Being polite might seem like an inconvenience, but it goes a long way towards being seen as professional.
As an author, freelancer, or small business, you are your brand. How you treat others reflects on you, your service, or your product.
When you treat others rudely, you show a lack of respect and it can be quite hurtful. Some also hold grudges.
5. Talking Trash
This should be the most obvious. If you didn’t like the service or product you should let the person know first.
I’m obviously not against airing my disappointment with a brand online or in person, but there’s a difference between not being happy and being treated badly.
Not being happy with something you paid for is unfortunate but something that needs to be negotiated with the provider first.
4. Negative Negotiation
I have been told, “Your stuff is good for someone who doesn’t do it professionally” as a lead up to asking me to lower my prices. I let the client know that after twenty years of experience in being paid to do layout, I’d consider myself a professional. (Yes, my first paid projects were when I was 15-16.)
It’s a common technique to compare products or say things like, “My cousin could do this for free” or “I can do it myself” in order to try and get a discount.
Stop doing it. If you want a professional then they will cost.
That being said there are plenty of other ways to negotiate. For example, if I do more than one job for a product I’ll give a discount. (Eg. Ebook =150; Print = 150; but Print + Ebook is 250)
3. Being Antagonistic
Things happen during a project. Things could not be clear and something isn’t what you wanted. Talk to the person and work it through. Don’t be snarky, most likely they didn’t do it on purpose. A type or misalignment or wrong flavour, etc… Just talk to them and they’ll fix it.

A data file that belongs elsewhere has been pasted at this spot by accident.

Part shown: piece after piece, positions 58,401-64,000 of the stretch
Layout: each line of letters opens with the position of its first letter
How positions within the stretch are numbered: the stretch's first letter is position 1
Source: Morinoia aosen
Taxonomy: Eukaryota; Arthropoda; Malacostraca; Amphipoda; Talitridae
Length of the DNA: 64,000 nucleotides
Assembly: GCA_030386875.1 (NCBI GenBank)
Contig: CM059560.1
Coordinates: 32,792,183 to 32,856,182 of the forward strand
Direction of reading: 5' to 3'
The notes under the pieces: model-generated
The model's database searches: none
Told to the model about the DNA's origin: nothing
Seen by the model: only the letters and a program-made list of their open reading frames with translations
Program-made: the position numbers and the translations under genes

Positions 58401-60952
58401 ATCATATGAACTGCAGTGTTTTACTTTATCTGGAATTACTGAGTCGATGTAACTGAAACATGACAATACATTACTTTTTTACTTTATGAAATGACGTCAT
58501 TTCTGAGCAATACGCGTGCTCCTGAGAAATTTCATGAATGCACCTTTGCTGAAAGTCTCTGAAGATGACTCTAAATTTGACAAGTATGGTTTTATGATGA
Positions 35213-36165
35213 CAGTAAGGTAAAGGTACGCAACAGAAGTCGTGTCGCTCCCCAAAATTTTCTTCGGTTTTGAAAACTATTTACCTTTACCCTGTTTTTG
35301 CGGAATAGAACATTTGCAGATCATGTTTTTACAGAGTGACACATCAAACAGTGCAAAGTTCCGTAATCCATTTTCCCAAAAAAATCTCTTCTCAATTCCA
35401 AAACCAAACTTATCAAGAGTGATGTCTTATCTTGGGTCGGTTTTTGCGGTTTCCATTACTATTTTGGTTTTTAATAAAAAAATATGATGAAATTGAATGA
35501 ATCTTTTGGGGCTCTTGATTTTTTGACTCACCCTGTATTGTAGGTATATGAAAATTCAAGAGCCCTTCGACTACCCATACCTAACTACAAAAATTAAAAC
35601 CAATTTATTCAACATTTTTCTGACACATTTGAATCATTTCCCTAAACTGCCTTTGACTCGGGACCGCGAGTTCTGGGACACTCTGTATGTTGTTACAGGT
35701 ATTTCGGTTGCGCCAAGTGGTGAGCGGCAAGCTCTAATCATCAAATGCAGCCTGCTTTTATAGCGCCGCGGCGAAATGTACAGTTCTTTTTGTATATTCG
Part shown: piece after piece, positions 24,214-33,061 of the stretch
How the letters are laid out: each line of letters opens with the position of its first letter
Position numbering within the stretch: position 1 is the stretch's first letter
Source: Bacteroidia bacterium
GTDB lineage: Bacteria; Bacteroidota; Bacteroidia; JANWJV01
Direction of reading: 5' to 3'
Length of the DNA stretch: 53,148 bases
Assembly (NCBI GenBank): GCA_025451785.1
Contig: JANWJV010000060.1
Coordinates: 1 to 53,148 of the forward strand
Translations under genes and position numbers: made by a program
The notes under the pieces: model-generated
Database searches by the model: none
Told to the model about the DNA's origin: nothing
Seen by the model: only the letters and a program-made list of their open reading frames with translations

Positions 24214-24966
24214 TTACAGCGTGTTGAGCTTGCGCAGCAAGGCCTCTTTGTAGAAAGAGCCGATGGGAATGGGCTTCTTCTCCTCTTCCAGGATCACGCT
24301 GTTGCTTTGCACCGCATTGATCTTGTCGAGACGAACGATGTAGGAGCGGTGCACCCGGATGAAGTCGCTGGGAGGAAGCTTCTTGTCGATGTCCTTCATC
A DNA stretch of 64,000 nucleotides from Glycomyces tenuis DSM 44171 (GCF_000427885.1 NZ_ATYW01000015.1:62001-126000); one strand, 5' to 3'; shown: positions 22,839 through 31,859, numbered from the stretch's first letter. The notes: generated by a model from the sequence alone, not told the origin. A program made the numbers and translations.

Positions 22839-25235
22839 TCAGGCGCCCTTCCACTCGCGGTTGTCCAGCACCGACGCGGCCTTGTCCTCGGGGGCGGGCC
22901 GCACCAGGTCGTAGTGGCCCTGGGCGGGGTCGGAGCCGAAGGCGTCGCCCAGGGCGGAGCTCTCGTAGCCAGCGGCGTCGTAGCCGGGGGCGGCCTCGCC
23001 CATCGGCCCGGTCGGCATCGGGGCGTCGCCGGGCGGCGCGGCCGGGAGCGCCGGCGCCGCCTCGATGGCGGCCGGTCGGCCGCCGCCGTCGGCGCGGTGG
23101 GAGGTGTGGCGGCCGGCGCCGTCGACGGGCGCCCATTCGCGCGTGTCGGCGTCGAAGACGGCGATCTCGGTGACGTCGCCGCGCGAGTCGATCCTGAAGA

2. Not saying Thank You
There’s no need to send a gift basket or anything grand. Just a small email saying thank you for your work. That’s classy and makes everyone happy.
In the past I’ve worked on a project for a client, then they asked me to clear time or give a quote for further related projects. I waited and never heard back from them. Then I saw on social media that they’d gone with someone else.
I don’t care that they went with someone else, but it would have been nice for them to let me know. I could have supplied the source files for the first project and I would have wished them luck. Since they switched after the first in a series of projects, without telling me, it shows a great lack of professional respect.
If you ask for a quote and decide to go in another direction, let the person know. Or let them know you’re asking others for quotes in the first email.
Any of these things can be rude, thoughtless, or just annoying. They are all unprofessional and in some cases will make a Freelancer or Small Business not work with you in the future, this resource will tell you more about it.
Is there anything I missed? What do you think?